The healthiest, happiest, strongest couples are the ones who openly address their differences and find ways of proactively, constructively working through things together. Couples who do this important growth work strengthen their relationships. Couples who seek support for their relationship, and who are open to learning how to communicate and compromise will have more positive outcomes. Investing in their relationships sets them up for success long-term.

Couples who avoid this work, or who allow unresolved conflict to simmer, fester, and become increasingly toxic are inadvertently damaging their relationship. By sweeping things under the rug and not getting help for their relationship, they are increasing the likelihood that their relationship will fail. 

Furthermore, research into couples and family therapy shows that the couples who choose to work together on their relationship sooner rather than later have better outcomes. Any marriage counselor will tell you that it’s much easier to work with a couple who still like, love, and trust each other. 

Couples who wait, ignore problems, and let anger and resentment build up often enter couples counseling on the brink of divorce. There is so much regrettable history between them, so much hurt, and so much damage done that — even with the best marriage counseling — sometimes their relationship is simply too far gone to repair.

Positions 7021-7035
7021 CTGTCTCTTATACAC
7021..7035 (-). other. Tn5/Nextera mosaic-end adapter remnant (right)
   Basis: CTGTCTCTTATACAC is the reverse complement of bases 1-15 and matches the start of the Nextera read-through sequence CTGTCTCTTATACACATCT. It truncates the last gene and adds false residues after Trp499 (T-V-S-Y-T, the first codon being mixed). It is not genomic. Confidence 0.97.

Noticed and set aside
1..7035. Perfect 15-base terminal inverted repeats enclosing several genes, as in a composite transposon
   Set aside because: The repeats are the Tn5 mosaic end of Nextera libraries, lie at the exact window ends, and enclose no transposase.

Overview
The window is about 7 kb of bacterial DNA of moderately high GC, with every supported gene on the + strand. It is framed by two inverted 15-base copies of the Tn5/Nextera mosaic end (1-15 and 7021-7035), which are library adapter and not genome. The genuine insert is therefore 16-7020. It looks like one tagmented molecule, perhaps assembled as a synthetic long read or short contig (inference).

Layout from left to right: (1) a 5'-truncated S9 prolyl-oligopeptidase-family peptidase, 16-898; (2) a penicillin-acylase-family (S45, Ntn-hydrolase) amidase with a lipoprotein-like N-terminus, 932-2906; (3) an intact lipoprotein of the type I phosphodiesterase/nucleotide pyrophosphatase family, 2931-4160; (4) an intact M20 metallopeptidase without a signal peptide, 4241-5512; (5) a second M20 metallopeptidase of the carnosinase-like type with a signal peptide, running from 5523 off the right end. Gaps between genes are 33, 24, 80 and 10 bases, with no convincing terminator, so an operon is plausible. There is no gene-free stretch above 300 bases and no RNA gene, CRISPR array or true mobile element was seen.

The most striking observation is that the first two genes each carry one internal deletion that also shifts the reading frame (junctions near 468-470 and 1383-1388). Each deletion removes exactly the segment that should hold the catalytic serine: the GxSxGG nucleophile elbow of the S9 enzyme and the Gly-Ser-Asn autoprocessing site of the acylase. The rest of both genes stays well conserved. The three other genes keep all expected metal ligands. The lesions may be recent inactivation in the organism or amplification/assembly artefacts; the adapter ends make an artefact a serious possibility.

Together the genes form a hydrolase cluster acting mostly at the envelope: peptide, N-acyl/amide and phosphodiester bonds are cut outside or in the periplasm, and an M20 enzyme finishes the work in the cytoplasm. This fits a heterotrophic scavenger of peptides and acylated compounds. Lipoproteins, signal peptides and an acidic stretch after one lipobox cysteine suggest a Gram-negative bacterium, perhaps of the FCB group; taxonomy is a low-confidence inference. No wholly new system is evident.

Investing in your marriage sooner rather than later is like taking care of your health: An ounce of prevention is worth a pound of cure!

Myth #4: I’m too busy, whatever I’m dealing with can wait, it will be too expensive, and / or there just isn’t any time. 

When I was in graduate school a common phrase we heard was “What we resist, persists,” and the more I sit with couples and individuals in my office, the more I find this to be true. 

I frequently meet with those that have been “avoiding” therapy by placing it lower and lower on their list of priorities and by the time they’re in my office, they are overwhelmed and exhausted from carrying their distress for so long. 

Often times, these are the individuals who spend a great deal of time taking care of others and rarely make time for themselves or their own needs. Or they are couples with children and stressful careers and aging parents who truly can’t fathom stepping away for an hour for fear of everything falling apart.